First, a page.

Many thanks to the amazing and brilliant panelists, and to NYPL and the Ezra Jack Keats Foundation for organizing and hosting the event.

NYPL lion photo courtesy of Flickr user Mike_fleming; picture book photo courtesy of Flickr user Enokson.

2011 Ezra Jack Keats Panel Discussion: Tomorrow @ NYPL

If you’re in or around the New York tri-state area and looking for a lovely way to spend Saturday afternoon, stop by New York Public Library’s Children’s Center for

An Afternoon with the Ezra Jack Keats Awards.

Saturday, April 2nd

New York Public Library
Children’s Center at 42nd Street
Room 84
42nd Street and 5th Avenue
New York, NY 10018

The Ezra Jack Keats Awards are presented annually by the Ezra Jack Keats Foundation and the New York Public Library to new authors and illustrators of picture books/illustrated books for children ages 9 and under.  I had the pleasure to attend last year when the stirring Most Loved In All The World and the graphic and delightful Only A Witch Can Fly won.

The extremely distinguished panel of children’s art and literature experts includes:

  • Deborah Pope, Executive Director Ezra Jack Keats Foundation
  • Miriam Lang Budin, Chappaqua Public Library, 2008-2009 EJK Award Chair
  • Nina Crews, Children’s book author and illustrator
  • Pat Cummings, Children’s book author and illustrator
  • Lisa Von Drasek, Bank Street College of Education Library and EarlyWord.com

Moderated by Barbara Genco, the 2010-2011 Award Chair (Library Journal.)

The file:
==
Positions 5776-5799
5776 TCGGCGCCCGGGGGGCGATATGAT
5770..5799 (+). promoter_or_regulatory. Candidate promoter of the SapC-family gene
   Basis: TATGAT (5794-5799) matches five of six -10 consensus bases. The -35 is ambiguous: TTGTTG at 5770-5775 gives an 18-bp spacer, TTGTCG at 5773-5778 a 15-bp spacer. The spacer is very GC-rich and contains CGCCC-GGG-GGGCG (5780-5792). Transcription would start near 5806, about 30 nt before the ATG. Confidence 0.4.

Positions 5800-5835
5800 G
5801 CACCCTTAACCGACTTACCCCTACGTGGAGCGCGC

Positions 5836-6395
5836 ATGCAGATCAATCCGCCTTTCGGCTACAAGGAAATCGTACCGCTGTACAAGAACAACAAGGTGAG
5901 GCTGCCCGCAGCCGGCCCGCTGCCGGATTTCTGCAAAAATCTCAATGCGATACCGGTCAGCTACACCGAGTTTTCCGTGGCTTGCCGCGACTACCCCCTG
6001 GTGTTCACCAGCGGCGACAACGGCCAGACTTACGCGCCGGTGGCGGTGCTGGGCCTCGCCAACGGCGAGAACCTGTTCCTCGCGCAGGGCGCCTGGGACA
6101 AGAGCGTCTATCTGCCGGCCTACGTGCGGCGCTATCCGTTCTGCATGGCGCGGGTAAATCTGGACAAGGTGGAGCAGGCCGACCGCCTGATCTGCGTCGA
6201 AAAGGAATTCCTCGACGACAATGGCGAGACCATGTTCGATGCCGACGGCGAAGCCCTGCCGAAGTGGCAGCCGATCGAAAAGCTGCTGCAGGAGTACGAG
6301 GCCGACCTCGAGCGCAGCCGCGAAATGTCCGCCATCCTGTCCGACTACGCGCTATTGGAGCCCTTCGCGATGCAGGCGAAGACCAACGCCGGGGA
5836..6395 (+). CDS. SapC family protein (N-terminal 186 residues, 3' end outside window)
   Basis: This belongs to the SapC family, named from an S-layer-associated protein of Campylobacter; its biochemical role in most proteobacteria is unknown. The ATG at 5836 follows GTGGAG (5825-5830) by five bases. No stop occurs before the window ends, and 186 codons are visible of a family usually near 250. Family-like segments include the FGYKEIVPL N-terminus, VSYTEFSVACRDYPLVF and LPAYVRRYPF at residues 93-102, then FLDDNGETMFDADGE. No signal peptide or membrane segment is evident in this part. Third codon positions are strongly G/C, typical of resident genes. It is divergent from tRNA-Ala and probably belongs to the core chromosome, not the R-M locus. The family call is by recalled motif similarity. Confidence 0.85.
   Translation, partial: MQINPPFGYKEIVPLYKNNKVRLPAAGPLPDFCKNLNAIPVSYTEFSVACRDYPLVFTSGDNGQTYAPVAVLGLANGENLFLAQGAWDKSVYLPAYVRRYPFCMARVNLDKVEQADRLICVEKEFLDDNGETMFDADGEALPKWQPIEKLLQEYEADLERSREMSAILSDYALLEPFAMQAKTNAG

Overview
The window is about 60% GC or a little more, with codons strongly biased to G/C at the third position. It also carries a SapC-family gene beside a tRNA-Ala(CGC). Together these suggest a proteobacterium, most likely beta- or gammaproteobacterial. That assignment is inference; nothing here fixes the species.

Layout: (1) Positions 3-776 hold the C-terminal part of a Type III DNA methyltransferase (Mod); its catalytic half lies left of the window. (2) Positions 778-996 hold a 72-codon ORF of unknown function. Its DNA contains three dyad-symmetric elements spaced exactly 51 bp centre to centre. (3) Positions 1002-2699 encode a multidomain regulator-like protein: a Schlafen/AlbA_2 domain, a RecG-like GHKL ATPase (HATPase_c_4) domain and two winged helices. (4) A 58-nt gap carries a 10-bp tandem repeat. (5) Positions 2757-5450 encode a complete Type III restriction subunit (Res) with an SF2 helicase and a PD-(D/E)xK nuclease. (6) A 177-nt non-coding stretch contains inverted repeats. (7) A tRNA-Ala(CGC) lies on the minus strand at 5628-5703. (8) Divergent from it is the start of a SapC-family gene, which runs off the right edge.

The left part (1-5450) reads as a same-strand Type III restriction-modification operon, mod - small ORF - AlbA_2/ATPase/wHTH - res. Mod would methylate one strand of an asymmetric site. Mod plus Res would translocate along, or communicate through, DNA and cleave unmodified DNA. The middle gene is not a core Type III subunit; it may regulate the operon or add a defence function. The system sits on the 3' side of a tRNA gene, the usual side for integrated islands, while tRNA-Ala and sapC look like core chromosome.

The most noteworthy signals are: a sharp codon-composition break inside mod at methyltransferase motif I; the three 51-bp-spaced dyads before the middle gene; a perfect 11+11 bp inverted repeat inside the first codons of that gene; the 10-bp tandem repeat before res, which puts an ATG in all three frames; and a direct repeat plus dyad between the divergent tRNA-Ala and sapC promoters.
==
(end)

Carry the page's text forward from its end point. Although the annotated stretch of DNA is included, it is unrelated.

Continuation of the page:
Read 111 by 11/11/11

Last year, my coworkers and I participated in our own version of the brilliant Read 100 by 10/10/10 Challenge.  We created a shared iGoogle document to track our titles and each person created their own genre categories and goals.  While not all of us reached the goal, we had a blast sharing great books and comparing titles.

This year, we’re doing it again and upping the ante just a bit!  Our goal is to read 111 books by November 11, 2011.  Participants are encouraged to set their own category goals.  For example, read 10 graphic novels, 10 works of poetry, 12 novels, etc…

To play along, tweet your reads using the hastag #111111reading, join the Facebook group, or join the Goodreads 100+ Books in 2011.  Blog about it, comment below, and spread the word!

My Read 111 by 11/11/11 categories:

  • 11 Middle-Grade Fiction
  • 10 YA
  • 10 Picture Books
  • 10 Chapter Books (aka “Independent Readers” or “Young Readers”)
  • 10 Children’s Non-Fiction
  • 10 EBooks (any genre, cannot be counted in another category)
  • 10 Adult Books (any genre)
  • 10 Recommendations by others
  • 10 ARCs/Galleys (any genre, cannot be counted in another category)
  • 10 Guilty Pleasures
  • 10 Books that I would normally never read
photo courtesy of Flickr user Horia Varlan